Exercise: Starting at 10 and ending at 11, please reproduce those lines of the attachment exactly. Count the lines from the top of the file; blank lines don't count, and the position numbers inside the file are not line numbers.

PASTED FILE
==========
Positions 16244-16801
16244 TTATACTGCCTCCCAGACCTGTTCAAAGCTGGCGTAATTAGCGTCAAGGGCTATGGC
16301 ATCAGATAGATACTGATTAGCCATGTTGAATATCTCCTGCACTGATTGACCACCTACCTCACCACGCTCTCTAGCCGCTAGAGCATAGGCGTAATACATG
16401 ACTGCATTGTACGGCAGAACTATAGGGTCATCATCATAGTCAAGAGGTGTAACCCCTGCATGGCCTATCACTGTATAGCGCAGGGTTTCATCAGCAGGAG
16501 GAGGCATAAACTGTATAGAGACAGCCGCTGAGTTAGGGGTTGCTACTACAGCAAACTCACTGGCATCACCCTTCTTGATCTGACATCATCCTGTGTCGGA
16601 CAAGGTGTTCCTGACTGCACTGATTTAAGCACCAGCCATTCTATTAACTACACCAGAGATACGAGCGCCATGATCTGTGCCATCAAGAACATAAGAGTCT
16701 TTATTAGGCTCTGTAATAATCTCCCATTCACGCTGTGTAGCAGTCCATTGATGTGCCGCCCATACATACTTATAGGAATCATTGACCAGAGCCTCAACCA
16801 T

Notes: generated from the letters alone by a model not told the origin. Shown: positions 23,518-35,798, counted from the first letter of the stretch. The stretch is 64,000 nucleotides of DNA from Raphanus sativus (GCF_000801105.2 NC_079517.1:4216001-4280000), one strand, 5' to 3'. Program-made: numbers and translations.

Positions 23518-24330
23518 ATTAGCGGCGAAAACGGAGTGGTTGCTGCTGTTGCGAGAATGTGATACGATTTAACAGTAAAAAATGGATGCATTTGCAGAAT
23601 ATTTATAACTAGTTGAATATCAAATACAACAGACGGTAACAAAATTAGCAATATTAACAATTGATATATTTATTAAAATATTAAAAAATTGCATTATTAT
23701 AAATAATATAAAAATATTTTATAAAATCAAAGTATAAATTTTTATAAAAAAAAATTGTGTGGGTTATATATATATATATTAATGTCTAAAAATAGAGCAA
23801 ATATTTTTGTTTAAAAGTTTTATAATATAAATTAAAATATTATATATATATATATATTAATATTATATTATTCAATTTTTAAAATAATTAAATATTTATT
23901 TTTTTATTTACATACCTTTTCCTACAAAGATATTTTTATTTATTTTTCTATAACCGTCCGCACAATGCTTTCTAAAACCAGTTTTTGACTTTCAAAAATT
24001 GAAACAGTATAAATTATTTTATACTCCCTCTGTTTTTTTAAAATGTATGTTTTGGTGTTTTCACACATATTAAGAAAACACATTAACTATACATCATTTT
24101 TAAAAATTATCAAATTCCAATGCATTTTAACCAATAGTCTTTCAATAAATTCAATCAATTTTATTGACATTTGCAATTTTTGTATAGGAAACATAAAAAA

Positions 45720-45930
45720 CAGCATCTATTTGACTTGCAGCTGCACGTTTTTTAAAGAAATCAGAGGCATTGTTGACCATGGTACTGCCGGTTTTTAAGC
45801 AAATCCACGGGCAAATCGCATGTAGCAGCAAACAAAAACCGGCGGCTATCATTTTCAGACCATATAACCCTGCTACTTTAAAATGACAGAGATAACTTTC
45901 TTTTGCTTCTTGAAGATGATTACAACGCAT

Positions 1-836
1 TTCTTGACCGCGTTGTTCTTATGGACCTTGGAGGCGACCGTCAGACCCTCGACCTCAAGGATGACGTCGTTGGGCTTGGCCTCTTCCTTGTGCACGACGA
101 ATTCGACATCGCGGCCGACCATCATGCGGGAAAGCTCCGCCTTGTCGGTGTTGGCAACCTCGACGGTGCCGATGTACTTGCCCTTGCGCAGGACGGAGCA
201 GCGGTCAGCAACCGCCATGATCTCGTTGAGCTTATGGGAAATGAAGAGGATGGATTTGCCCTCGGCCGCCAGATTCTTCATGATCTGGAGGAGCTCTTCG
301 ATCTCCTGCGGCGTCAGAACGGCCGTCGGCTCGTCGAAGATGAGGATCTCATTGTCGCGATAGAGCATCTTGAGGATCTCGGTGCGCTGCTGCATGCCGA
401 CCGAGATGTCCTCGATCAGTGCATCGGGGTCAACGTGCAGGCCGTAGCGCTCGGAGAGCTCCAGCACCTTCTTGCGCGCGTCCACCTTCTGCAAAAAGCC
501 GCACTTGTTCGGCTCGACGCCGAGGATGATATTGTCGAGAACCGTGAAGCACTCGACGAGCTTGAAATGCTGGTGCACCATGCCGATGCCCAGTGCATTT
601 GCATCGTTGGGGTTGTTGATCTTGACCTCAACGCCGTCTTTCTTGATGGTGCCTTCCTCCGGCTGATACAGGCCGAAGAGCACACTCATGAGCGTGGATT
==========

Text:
Positions 23518-24330
23518 ATTAGCGGCGAAAACGGAGTGGTTGCTGCTGTTGCGAGAATGTGATACGATTTAACAGTAAAAAATGGATGCATTTGCAGAAT